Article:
Quebec looks to Sept. 4 election
Premier Jean Charest asks Lt. Governor to dissolve the National Assembly
(updated at 4:20 p.m.)
Shortly before 11 a.m. on August 1, Quebec Premier Jean Charest set off to meet with Pierre Duchesne, Lt. Governor of Quebec, to ask him to dissolve the National Assembly — the first step in the election call process.
The campaign officially starts after his government issues an order to Quebec’s Chief Electoral Officer.
As for the election, that will take place Sept. 4: Quebec Elections Act says the election must be held on the fifth Monday after the election order has been issued.
After visiting the Lt. Governor, Charest and his wife headed to the Quebec City’s Jean Lesage airport where he unveiled his campaign bus with a “Pour le Québec” [For Quebec] slogan and spoke to reporters.
“I’m standing before you right now because I feel in my heart like I’ve never felt before in any campaign that this is something that is worth fighting,” Charest said. “This is a battle worth waging on the future of Quebec.”
A Léger marketing poll released August 1 indicates a tight race between the four major parties, with 33 per cent of Quebec voters ready to elect a Parti Québécois government and 31 per cent willing to re-elect the Liberals and Charest to a fourth term. The poll shows 21 per cent plan to vote for the centre-right Coalition Avenir Québec and seven per cent for the nationalist Québec Solidaire party.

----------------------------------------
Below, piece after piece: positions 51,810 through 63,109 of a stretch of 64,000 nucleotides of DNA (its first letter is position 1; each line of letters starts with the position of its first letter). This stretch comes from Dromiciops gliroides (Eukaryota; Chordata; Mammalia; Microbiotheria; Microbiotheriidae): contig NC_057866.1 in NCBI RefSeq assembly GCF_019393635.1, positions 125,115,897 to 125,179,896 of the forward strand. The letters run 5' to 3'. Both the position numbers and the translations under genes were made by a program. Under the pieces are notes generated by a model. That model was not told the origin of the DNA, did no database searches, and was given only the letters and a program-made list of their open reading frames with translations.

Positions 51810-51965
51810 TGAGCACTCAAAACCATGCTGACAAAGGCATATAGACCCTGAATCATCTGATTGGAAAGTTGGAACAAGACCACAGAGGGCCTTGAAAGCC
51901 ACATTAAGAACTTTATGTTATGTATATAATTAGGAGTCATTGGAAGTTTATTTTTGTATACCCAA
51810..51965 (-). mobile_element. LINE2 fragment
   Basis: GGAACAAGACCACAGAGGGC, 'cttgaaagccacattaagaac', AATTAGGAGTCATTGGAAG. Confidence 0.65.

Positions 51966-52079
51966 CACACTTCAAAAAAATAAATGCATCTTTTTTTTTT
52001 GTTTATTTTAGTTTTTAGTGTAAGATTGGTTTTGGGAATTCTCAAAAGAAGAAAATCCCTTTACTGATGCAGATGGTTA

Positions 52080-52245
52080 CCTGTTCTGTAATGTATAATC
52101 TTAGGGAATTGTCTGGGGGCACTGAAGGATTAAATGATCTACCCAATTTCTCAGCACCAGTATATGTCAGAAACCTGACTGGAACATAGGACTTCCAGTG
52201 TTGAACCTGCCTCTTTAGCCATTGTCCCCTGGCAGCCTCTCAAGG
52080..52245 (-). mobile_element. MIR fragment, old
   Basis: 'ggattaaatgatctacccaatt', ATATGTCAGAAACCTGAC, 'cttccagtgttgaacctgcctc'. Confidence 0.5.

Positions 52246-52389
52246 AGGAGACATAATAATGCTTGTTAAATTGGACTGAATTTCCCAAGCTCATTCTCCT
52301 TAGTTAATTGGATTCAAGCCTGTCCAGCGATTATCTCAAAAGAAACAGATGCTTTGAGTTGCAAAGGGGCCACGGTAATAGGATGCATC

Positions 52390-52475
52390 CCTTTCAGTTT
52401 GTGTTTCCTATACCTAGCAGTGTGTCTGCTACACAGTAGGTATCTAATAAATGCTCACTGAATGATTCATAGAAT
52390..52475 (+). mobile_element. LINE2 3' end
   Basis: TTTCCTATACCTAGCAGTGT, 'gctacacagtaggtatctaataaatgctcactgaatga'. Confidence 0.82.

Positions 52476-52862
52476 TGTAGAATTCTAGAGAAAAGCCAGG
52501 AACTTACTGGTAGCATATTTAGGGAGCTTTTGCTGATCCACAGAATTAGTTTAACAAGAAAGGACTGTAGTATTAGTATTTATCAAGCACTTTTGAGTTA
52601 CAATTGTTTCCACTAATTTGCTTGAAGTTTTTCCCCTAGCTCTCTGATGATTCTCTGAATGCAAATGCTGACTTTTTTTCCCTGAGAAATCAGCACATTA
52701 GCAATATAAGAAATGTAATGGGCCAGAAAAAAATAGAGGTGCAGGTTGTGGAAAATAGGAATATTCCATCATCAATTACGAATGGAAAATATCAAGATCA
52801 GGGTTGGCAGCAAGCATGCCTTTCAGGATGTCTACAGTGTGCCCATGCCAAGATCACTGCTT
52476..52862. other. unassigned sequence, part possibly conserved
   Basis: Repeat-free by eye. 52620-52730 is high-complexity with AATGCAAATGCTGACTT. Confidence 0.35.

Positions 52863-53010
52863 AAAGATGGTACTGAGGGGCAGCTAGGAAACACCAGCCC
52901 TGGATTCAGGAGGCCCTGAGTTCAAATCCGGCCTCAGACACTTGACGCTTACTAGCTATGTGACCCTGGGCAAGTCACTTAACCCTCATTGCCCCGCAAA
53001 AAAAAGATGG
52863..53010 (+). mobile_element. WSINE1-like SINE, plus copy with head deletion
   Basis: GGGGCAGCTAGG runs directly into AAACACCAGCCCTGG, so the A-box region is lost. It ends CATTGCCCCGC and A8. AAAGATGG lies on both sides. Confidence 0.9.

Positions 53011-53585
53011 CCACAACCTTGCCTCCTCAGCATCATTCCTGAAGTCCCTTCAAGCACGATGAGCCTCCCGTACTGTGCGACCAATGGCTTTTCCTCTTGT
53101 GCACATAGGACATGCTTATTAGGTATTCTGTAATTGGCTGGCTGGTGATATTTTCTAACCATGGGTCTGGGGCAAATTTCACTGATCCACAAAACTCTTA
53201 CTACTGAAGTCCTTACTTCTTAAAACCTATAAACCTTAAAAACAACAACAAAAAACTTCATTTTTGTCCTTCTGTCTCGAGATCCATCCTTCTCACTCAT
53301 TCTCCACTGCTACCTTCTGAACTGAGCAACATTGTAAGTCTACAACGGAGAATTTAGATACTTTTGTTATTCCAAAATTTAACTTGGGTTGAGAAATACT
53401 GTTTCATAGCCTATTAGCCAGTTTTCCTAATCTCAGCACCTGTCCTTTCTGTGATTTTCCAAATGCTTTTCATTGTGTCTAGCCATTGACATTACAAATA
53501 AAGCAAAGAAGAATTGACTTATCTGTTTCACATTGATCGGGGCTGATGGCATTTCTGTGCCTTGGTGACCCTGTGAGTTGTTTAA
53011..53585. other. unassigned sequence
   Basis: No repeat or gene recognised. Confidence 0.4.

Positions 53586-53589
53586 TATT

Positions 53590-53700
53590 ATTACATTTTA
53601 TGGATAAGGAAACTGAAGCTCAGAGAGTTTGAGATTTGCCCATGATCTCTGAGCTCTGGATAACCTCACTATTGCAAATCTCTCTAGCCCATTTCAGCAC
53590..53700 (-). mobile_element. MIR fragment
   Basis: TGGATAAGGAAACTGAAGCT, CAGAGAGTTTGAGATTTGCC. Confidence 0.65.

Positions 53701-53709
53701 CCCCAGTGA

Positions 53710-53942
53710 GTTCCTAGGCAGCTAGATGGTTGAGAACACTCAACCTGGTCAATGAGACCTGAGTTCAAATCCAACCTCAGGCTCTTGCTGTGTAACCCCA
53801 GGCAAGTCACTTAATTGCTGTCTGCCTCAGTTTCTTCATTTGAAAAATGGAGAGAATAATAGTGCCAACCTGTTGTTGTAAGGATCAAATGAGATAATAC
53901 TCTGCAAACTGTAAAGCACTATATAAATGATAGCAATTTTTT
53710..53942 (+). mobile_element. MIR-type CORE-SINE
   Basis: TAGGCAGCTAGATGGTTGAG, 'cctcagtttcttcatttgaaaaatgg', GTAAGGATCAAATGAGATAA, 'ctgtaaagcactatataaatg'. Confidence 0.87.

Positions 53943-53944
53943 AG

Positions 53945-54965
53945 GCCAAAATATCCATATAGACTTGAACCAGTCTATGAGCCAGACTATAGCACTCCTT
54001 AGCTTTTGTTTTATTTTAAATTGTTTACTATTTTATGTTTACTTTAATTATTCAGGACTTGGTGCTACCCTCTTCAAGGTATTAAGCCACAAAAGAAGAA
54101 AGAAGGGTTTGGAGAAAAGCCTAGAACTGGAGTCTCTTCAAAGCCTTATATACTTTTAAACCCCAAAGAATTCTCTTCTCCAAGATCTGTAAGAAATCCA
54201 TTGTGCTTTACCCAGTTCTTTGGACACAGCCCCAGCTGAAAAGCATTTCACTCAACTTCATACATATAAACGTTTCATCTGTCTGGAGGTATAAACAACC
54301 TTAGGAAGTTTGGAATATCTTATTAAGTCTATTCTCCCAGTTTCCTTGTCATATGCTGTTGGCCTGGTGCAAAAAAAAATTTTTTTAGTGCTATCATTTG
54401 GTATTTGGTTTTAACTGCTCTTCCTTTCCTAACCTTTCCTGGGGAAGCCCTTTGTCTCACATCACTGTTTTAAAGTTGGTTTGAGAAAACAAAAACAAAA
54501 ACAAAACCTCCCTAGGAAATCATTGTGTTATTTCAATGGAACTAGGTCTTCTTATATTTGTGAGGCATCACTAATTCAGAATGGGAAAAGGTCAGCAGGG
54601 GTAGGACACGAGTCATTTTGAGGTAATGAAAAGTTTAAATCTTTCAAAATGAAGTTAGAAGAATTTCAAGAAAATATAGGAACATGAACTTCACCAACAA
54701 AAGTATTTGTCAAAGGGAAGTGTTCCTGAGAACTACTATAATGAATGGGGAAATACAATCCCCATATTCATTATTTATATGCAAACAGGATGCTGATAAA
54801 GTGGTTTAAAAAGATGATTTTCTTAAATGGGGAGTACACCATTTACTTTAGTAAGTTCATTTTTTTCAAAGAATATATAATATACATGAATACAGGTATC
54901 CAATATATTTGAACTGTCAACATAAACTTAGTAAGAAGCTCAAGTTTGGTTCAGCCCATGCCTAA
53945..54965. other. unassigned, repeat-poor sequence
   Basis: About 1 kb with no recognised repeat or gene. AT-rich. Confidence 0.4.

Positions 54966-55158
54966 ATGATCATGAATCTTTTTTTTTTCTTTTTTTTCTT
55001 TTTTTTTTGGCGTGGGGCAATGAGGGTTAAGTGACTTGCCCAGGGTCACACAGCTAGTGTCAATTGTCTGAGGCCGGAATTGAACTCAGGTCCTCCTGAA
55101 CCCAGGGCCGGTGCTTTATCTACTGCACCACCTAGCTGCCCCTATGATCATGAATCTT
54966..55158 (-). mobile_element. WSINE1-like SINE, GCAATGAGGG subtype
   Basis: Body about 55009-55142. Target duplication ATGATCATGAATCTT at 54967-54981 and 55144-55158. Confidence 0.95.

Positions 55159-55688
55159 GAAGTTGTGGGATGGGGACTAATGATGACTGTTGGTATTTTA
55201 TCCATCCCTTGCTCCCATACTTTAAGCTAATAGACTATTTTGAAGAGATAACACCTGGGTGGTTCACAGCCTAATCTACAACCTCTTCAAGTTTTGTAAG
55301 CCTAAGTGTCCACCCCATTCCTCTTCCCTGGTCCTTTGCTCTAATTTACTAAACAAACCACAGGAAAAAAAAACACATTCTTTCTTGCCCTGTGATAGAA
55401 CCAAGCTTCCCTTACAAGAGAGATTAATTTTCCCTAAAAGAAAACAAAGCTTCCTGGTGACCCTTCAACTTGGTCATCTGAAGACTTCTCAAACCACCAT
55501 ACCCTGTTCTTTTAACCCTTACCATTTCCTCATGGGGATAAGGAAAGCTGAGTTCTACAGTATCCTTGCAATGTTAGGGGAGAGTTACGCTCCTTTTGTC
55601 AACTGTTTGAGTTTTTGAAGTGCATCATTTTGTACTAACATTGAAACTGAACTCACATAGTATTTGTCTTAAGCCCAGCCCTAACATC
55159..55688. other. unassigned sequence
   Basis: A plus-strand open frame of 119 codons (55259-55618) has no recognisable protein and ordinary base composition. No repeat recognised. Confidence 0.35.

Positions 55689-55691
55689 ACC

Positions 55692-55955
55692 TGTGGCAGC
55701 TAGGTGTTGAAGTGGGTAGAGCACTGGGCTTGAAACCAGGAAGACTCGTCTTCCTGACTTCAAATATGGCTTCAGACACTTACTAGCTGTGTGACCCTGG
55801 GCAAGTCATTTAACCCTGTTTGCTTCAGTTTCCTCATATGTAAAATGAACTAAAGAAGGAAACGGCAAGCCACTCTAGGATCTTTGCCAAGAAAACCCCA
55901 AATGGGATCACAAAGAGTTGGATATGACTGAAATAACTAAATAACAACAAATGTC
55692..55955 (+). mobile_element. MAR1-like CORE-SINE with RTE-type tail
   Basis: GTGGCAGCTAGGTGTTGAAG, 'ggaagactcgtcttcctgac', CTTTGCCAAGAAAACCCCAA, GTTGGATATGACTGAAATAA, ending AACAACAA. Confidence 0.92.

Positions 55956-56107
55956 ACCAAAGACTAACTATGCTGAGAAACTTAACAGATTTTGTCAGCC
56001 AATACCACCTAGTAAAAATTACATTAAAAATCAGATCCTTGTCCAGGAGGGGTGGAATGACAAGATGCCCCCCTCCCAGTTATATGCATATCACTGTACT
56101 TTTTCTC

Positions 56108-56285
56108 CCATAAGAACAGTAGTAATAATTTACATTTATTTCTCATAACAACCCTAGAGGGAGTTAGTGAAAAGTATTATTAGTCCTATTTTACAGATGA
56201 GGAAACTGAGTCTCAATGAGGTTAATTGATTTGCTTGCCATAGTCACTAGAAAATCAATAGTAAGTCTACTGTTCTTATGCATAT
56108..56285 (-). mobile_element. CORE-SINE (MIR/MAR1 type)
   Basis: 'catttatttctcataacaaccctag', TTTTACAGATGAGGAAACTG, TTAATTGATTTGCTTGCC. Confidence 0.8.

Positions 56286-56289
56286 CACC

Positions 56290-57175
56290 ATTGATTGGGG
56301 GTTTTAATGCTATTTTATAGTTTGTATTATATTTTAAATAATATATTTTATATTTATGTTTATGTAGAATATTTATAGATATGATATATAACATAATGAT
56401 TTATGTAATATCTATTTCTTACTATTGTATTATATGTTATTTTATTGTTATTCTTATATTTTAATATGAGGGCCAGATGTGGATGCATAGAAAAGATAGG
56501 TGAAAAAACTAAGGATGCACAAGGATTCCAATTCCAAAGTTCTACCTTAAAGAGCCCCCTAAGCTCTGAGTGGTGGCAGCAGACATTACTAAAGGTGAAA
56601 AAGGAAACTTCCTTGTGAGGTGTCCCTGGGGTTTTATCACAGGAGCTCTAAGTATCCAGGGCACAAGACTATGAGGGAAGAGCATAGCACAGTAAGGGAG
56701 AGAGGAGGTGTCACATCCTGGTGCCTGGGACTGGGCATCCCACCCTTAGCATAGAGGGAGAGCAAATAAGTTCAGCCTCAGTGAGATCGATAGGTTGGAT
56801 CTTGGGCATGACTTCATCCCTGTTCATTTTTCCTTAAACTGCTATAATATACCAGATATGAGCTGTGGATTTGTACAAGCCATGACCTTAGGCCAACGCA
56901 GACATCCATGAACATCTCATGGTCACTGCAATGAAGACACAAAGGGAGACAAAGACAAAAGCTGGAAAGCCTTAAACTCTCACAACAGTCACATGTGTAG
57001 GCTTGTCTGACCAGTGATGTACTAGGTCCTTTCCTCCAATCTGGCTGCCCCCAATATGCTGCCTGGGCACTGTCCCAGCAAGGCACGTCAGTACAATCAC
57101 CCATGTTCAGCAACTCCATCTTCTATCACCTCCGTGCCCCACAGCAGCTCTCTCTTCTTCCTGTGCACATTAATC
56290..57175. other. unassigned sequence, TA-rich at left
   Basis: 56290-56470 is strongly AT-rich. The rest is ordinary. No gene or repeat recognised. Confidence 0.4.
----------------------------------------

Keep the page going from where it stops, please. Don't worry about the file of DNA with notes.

Speaking in advance of the formal election call, PQ leader Pauline Marois told reporters August 1 that Quebec sovereignty should not be the key issue in the election: “We’re not voting for or against a referendum, we’re voting for or against a future government.”
Meanwhile, CAQ leader François Legault challenged Charest and the other party leaders to participate in two “town hall”-type meetings where voters could grilled the leaders about their party platforms.
In the Ungava riding, which includes Nunavik, the four major parties have already lined up their candidates:
• Luc Ferland, PQ, the incumbent MNA;
• Gérald Lemoyne for the Liberals;
• Stéphane Robichaud, CAQ; and,
• Sylvain Couture, QS.
Other candidates are still likely to come forward.
Bruno Auclair, formerly of Puvirnituq, told Nunatsiaq News he plans to run for Quebec’s Green Party, le Parti Vert.